But What If…?

Over the past few weeks, the world has been experiencing a pandemic which has stolen almost everything that we previously called “Normal”.   No one seems to understand the virus and we are certainly getting very mixed messages from sources that previously we would trust and respect without question.  


Articles that I wrote in the past addressed depression and anxiety.  You see, there has likely been degrees of depression and anxiety throughout recorded history – and perhaps even before that.


Those who experience depression are often “stuck” in the past.   They focus on the things that happened which are over with and cannot be altered.   They are gone!


Anxiety, on the other hand, is usually about the future and can be quickly spotted when a person starts a sentence with the words “But what if…”.


Unfortunately, anxiety and depression can be distractors - like static on a radio station.  They draw attention from the present, replace it with agitation.   This interferes with our ability to feel calm and function well.


Do you remember the children’s story about Chicken Little who had an acorn fall on his head?  He incorrectly assumed the worst and decided to ignore everything the day held in order to go to tell the king that the sky was falling.    His anxiety not only ruined his day but also the individuals who he met along the way.   Goosy Loosie, Ducky Lucky and Turkey Lurky bought into his irrational fear and neglected their own priorities in order to accompany Chicken Little.


Uncertainty and false assumptions can also ruin your day if you let them.  As soon as you find yourself saying “But what if…” consider the following:

  1. On a piece of paper write down the absolute worse thing that could happen.
  2. Determine whether this is a guarantee or just an unrealistic thought.
  3. Adopt the attitude portrayed in the old adage “Hope for the best but prepare for the worst”.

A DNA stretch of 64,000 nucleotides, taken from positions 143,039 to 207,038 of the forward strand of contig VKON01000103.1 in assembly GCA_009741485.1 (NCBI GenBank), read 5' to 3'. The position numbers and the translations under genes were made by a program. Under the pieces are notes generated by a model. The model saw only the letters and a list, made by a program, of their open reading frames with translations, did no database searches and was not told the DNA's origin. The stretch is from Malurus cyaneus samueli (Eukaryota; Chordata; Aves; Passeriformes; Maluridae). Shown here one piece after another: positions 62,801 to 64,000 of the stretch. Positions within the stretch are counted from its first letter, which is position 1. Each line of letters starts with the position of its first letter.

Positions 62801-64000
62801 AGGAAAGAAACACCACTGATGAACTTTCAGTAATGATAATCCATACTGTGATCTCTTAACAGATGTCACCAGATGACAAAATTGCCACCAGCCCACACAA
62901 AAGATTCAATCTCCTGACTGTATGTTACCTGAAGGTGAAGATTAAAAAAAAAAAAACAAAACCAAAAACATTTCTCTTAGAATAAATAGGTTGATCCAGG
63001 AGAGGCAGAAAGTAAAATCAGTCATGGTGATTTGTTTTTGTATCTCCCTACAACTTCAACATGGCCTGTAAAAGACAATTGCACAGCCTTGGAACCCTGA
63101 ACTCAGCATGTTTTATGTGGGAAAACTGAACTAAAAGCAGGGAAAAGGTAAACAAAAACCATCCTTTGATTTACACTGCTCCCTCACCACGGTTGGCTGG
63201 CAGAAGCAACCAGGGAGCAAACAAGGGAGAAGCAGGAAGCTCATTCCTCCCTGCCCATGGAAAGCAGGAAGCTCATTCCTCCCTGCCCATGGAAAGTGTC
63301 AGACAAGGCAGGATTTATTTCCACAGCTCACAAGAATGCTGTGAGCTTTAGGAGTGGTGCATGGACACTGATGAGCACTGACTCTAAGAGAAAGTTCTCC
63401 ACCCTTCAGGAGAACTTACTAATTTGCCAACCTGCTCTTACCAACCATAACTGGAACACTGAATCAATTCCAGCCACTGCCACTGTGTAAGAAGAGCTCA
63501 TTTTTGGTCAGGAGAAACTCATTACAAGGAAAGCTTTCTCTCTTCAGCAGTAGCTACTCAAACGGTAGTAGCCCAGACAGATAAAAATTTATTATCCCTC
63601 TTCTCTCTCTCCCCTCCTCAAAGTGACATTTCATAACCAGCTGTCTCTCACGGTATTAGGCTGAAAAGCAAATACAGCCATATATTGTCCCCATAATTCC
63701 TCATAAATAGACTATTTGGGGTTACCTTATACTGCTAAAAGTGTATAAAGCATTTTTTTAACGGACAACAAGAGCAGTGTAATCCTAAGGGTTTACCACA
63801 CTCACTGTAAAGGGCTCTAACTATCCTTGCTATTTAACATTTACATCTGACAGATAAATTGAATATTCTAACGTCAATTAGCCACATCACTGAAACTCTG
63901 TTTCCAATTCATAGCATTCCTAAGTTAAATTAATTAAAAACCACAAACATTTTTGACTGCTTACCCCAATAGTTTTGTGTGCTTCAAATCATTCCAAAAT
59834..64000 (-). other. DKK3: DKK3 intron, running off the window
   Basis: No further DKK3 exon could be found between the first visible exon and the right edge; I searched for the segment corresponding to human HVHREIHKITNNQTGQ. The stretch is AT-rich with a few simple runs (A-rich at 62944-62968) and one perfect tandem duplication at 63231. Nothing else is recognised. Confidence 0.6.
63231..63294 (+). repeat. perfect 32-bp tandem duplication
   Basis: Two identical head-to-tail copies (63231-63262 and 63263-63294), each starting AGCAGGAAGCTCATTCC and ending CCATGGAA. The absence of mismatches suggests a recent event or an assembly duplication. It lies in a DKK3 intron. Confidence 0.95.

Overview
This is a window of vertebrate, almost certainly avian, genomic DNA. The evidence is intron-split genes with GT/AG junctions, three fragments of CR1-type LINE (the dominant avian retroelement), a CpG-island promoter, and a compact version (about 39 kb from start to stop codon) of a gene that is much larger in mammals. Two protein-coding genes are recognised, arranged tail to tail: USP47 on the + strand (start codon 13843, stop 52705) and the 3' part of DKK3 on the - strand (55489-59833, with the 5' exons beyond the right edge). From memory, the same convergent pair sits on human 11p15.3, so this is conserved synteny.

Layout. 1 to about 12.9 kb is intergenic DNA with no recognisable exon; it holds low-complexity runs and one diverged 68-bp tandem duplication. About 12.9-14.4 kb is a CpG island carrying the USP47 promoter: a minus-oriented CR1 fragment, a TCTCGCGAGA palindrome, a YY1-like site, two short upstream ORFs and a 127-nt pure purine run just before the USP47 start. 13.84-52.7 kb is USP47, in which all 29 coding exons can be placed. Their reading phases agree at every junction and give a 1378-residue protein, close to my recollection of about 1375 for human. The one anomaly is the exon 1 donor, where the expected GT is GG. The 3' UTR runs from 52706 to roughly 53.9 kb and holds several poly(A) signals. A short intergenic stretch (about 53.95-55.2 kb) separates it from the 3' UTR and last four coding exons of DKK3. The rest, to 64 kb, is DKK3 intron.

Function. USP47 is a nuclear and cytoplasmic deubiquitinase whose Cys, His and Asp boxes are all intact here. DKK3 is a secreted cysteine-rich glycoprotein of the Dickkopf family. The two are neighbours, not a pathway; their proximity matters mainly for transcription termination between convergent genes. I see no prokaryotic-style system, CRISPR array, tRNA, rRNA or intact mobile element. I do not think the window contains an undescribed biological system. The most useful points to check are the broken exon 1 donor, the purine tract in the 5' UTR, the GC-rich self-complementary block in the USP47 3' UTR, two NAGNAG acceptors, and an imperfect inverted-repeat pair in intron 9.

4. Consider the obstacles that you and your family have overcome in the past which have built strength in your life.
  5. Consult with individuals who can help you learn healthy strategies.
  6. Take inventory and give thanks for the things that you have right now.
  7. Feed your mind, your soul and your time with peaceful friends and surroundings.
  8. Focus on and enjoy today (tomorrow is over and tomorrow hasn’t arrived yet).
  9. Control the things that you can control – like getting enough rest, eating regularly, reaching out to others
  10. Now turn the paper over and write down the absolute best things that could happen.


What if you found a new job that you like better than what you have been doing?   What if you use your time alone to revive a hobby from long ago?  What if you improve your physical and mental health by making better choices?


Chicken Little made an assumption and panicked irrationally.  But his cohorts were also in trouble because they believed Chicken Little and latched onto his fear and impulsivity without any empirically based evidence.   All of them lost out on the beauty of the day.  You don’t have to be like them.


Relax!   Live one day at a time!

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